5. Set usage and time limits
Bingeing on anything is never a good idea and the Internet is no exception. You have to define reasonable restrictions on when and what your kids can do on the web. Set time limits that detail when they can use the computer and for how long. You could exclude research homework from these rules. Just make certain that they are in fact using the Internet for their assignments.
6. Emphasize that they shouldn’t talk to strangers — ever
Kids should never engage in conversation with strangers whether offline or online. Chat rooms and social media private messaging are popular channels that pedophiles and sex offenders use to lure their prey. You should not allow kids under 16 years old to use Internet chat rooms and social media platforms. Let your child know that it doesn’t matter how kind, warm, gentle, friendly, generous, helpful, intelligent, or attractive someone they met online may seem to be, they remain a stranger. There’s never any certainty that the individual is who they claim to be.
7. No sharing personal information
Regularly remind your kids that they shouldn’t share personal information like address, phone number, photos, school, favorite mall, favorite snacks, parent’s names, or parent’s work place. Children may not fully grasp why sharing this information with their Internet friend is harmful so you have to take time to break down the kids cyber-safety risks. At work, you know how ubiquitous and dangerous social engineering schemes can be. Online predators also employ sophisticated social engineering schemes to target children. This could either culminate in a physical attack, cyberbullying, or be part of a wider scheme to defraud their parents.
8. No physical meetings
Often, predators will request for personal information as part of their laying the groundwork for a face-to-face meeting. The person could create an anticipation for a meeting by promising to buy the child their favorite snack or toy. They may even pretend to be there for the child during a difficult time and want to meet as a means of comforting them in person. Physical meetings with an online friend should be completely banned with no exceptions as they are threat to the physical well-being of the child.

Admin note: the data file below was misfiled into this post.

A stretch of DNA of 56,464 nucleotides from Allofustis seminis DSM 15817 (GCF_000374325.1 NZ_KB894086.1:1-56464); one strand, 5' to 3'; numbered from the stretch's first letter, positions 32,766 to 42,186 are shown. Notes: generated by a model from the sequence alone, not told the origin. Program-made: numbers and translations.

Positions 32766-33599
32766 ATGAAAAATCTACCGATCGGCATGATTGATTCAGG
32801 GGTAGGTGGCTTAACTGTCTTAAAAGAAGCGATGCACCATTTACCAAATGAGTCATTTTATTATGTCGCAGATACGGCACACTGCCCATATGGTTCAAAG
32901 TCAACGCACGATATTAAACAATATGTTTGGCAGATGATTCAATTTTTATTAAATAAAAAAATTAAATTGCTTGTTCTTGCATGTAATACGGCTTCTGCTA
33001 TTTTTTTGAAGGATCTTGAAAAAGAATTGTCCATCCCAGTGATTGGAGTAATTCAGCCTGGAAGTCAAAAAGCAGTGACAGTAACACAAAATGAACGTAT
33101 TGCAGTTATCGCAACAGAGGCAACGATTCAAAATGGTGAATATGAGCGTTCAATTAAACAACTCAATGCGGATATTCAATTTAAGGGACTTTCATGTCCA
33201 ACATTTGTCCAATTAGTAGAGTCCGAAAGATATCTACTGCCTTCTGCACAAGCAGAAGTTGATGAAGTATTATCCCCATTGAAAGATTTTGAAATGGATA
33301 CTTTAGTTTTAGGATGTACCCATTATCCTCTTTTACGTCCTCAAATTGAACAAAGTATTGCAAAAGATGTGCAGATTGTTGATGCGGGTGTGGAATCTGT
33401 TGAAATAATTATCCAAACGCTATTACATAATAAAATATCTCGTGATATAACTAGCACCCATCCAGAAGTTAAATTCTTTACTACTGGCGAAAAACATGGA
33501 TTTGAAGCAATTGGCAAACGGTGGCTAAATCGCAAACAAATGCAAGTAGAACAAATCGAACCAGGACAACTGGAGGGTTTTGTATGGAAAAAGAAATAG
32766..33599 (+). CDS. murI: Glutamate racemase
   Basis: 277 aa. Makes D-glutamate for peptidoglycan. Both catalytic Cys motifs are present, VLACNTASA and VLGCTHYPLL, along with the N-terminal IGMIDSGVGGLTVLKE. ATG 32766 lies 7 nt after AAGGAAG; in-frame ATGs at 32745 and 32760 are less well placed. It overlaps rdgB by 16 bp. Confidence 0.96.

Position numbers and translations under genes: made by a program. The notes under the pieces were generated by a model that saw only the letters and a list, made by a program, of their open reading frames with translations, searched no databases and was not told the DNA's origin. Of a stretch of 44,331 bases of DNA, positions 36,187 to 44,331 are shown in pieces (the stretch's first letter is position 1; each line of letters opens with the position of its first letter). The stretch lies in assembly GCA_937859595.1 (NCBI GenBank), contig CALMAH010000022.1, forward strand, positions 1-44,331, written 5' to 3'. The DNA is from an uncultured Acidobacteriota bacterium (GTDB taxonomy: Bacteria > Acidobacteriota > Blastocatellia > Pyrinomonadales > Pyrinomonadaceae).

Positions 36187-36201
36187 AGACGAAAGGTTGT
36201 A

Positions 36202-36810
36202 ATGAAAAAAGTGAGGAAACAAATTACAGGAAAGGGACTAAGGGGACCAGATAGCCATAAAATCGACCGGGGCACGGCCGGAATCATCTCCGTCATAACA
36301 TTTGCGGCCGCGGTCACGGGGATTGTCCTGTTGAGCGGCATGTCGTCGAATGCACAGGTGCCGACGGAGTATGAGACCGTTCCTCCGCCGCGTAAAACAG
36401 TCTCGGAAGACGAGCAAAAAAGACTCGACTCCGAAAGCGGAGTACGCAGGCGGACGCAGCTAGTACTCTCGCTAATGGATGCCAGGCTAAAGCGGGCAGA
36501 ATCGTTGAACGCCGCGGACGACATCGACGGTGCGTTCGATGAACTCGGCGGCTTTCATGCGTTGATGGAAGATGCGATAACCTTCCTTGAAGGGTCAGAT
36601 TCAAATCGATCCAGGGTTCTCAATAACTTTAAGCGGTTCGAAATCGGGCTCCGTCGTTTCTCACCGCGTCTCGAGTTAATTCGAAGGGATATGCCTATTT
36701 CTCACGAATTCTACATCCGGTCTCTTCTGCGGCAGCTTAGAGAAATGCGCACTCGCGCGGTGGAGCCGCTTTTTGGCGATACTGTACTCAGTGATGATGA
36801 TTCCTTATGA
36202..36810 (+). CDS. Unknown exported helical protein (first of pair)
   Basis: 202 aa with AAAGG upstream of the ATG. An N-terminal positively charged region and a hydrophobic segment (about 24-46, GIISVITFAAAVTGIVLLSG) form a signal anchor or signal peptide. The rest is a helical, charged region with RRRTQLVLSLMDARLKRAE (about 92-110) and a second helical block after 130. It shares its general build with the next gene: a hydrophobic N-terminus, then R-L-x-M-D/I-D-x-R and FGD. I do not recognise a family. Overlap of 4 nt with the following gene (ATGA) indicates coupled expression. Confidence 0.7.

9. No questionable content from their Internet friend
As part of their attempt at grooming a victim, Internet predators will send questionable content to a child. This could include vulgar jokes, nude photos, and pornographic videos. The idea is to get the child comfortable enough with such content to upload their own nude photos and videos to the predator. This content could then be sold or uploaded to child porn sites. Sharing pornographic material with a minor is a criminal offense. Ergo, once you discover that’s happening, you should immediately notify law enforcement and get in touch with your ISP.
10. Explore technical parental controls
There are technical controls you could use to keep your child’s online activities in check. The ideal would be to tap into those provided by your ISP as they’ll ensure unwanted content is blocked at source. You could also install parental control apps on your computers, tablets, and smart phones. Some apps have in-built parental controls or, like YouTube Kids, have a child-friendly version of their app.
Keep an eye on the warning signs of kids cybersafety problems
As you apply these tips, pay attention to warning signs that your child is not toeing the line, is talking to people they shouldn’t, or is getting cyberbullied. A change in behavior, decreased appetite, increased secrecy, rising paranoia, closing browser windows, or turning off their screen when you are near are all potential indicators of something amiss with your child’s online activities. Actively monitor their Internet use and get them to open up about what is going on. These kids cyber safety tips aren’t foolproof but they’ll certainly make you rest a little easier in the knowledge that you’ve done all within your power to keep your kids safe online.